Football, basketball and hockey teams regularly finish with a .700 winning percentage. In the NFL for instance, 12 wins in 16 games accounts for .750. The Warriors finished with an .890 winning percentage this past season and the Spurs were .817. One more win would have put the Cavs over .700 as well. And in the NHL, a league which doesn’t count overtime losses as losses, good teams often boast winning percentages of .700 or better.
Baseball with its 162-game schedule is a different breed. To finish at .700 or above, teams must win a minimum of 114 games. The Cubs are challenging .700 in the early days of the season, and if they keep up the pace they could become the first team to have a .700 plus record in 15 years….and the first National League team to reach those heights in 107 years.
Throughout baseball’s long history, only nine teams have finished .700 or above. Here they are:
The .700 club
1906 Cubs 116-36 .763
1907 Cubs 107-45 .704
1909 Pirates 110-42 .724
1927 Yankees 110-44 .714
1931 A’s 107-45 .704
1939 Yankees 106-45 .702
1954 Indians 111-43 .721
1998 Yankees 114-48 .704
2001 Mariners 116-46 .716
The first three teams to achieve the feat were all NL clubs; the next six all AL. Yet only five of those nine teams went on to win the World Series.
The 1906 Cubs, pictured above, recorded the best regular season in history with 116 wins and a .763 winning percentage….yet lost the World Series to their cross-town rivals, the White Sox, aka the Hitless Wonders, in six games.
The next year the Cubs wound up with a .704 percentage, and swept the Tigers in the World Series (with one tie). The Cubs repeated as World Champs in 1908 – and haven’t won since.
In 1909 the Pirates won 110 games and took out Detroit in a seven-game World Series.
Three times the Yankees finished with .700 plus winning percentages — in 1927, 1939 and 1998. The Bronx Bombers followed through with World Series sweeps each time.
The Mariners set the AL record with 116 wins good for a .716 winning percentage in 2001, yet lost the ALCS to the Yankees in five games.
In 1954, the Indians win 111 games in a 154-game season, establishing the AL win percentage record at .721. Yet Cleveland was swept by the New York Giants in the World Series.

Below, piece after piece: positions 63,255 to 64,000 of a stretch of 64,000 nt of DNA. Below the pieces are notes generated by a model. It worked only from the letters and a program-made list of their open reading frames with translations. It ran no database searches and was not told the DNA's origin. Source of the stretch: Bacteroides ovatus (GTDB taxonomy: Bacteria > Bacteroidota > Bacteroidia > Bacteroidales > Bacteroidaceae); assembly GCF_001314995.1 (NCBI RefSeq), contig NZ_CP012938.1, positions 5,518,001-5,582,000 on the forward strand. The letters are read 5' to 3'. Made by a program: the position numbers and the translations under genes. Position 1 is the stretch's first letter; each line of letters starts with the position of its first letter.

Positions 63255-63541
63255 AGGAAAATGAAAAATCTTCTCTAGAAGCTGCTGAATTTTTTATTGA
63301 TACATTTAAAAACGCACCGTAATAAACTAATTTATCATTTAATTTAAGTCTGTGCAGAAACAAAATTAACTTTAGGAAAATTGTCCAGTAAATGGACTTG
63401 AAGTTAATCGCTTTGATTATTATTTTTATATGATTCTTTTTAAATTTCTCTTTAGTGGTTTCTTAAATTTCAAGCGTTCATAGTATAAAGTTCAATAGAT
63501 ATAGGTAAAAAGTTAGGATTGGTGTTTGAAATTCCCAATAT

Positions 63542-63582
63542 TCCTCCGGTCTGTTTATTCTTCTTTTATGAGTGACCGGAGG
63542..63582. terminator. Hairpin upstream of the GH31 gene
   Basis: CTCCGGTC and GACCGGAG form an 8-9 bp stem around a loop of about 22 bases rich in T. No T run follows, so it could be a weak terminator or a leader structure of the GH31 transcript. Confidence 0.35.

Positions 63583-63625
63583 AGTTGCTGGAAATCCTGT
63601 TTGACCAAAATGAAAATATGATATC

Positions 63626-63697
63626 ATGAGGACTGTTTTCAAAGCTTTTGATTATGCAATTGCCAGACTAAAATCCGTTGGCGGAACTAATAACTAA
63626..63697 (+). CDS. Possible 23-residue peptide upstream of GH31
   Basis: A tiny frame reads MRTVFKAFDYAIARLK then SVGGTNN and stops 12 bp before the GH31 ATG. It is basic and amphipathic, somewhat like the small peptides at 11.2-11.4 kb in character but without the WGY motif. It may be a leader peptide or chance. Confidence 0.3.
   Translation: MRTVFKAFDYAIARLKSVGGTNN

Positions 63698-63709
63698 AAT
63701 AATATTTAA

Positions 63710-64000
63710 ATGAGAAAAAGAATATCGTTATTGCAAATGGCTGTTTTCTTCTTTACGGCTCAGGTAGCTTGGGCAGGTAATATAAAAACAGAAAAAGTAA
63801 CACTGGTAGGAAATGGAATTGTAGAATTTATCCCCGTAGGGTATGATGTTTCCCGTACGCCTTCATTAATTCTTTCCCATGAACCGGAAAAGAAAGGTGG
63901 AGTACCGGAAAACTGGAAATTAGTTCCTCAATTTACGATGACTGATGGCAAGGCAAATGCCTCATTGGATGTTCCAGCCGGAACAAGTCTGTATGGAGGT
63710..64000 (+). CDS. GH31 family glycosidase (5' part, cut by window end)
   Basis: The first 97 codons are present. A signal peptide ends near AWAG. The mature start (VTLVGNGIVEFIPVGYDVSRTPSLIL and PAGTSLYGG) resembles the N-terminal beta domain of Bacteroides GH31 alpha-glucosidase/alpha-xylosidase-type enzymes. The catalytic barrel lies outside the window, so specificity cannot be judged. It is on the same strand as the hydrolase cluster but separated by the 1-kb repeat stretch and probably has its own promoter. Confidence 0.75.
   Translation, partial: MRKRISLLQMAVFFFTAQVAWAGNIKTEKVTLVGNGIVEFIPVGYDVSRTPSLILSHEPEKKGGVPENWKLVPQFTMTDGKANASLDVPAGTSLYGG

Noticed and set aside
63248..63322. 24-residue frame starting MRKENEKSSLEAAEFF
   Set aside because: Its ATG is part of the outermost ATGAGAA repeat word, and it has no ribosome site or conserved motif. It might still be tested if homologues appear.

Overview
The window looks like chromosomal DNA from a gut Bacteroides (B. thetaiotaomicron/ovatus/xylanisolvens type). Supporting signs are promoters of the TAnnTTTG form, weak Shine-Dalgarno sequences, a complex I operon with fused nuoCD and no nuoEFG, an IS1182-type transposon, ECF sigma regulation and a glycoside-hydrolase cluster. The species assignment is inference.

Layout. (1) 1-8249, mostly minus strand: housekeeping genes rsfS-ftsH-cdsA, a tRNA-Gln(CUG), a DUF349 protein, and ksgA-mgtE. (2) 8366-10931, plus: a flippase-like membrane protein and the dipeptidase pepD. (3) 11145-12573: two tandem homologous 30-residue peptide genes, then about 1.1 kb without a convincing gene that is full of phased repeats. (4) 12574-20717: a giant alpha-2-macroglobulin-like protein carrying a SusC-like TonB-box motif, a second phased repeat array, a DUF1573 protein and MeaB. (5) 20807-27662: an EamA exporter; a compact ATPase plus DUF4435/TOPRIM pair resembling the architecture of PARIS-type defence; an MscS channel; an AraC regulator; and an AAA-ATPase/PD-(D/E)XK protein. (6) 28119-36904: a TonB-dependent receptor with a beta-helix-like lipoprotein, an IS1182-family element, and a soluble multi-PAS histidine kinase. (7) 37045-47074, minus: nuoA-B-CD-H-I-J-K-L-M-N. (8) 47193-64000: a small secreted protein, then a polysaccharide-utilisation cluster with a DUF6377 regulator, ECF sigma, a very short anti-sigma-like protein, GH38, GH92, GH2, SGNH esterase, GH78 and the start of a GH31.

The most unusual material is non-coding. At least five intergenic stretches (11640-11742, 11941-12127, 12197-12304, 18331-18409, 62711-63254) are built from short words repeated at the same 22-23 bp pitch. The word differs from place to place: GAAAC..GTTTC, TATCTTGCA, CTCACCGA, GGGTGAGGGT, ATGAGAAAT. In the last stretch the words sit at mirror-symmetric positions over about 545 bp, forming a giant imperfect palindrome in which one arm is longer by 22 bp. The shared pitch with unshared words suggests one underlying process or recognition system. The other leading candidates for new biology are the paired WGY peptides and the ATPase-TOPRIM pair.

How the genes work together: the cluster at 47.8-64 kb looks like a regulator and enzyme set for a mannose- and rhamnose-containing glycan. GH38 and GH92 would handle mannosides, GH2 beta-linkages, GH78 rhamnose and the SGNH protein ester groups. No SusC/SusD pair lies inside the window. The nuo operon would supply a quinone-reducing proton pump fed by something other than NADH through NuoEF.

Finally, in 1931 the A’s won 107 games, but lost the World Series to the Cardinals in seven games.
Move over Bobby Thomson, you’ve got company. Meet Evan Longoria.
Go crazy folks! Go crazy!
Those were the words late announcer Jack Buck used to describe an implausible game-winning home run by shortstop Ozzie Smith in the 1985 National League playoffs.
Crazy sums up the final night of the baseball season, when the Tampa Bay Rays and St. Louis Cardinals overcame improbably long odds and huge September deficits to waltz into the post-season as wild cards.
You can’t make this stuff up.
Colossal Collapse I
The Boston Red Sox became the first team in history to lose a nine-game September lead and fail to make the playoffs. Boston led Tampa Bay by nine games on September 3, but won just seven of 27 in September and allowed the Rays to win the wild card on the final day of the season.
Colossal Collapse II
While the Red Sox were melting down in the American League, the Braves were doing virtually the same in the National League wild-card race. The Braves were 9-18 in September. St. Louis trailed the Braves by 10 1/2 in late August, 8 1/2 on September 6, and by three with five games to play.
Until now, the Phillies were the poster boys for September ineptitude. In 1964, Philadelphia lost a 8 1/2 game lead in September. That year the foldin’ Phils led the Cards and Reds by 6 1/2 games with just 12 to go, then lost 10 in a row and ended up one game back in a tie for second with the Reds, despite winning their last two games. St. Louis went on to win the World Series.
Oh So Close
The Red Sox were one strike away from beating the Orioles and at least earning a tie and forcing a one-game playoff for the wild card before falling to the Orioles. Boston had been 77-0 this year when leading after eight innings.
The Rays, who overcame a seven-run deficit, were one strike away from falling to the Yankees before Dan Johnson’s home run tied the game in the ninth. Tampa won in the 12th inning on Evan Longoria’s second home run of the game. The Yankees had not blown a seven-run lead in the eighth inning or later since 1953.
And the Braves lost a one-run lead to the Phillies with two outs in the ninth before eventually losing in 13 innings.
The Shot Heard Round the World
According to the Elias Sports Bureau, Longoria’s homer marked only the second time in history a walk-off home run in the final regular season game propelled a team into the playoffs. The other was Bobby Thomson’s famous home run that gave the New York Giants a win over the Brooklyn Dodgers in a playoff for the 1951 National League pennant.
Boston, You’re My Home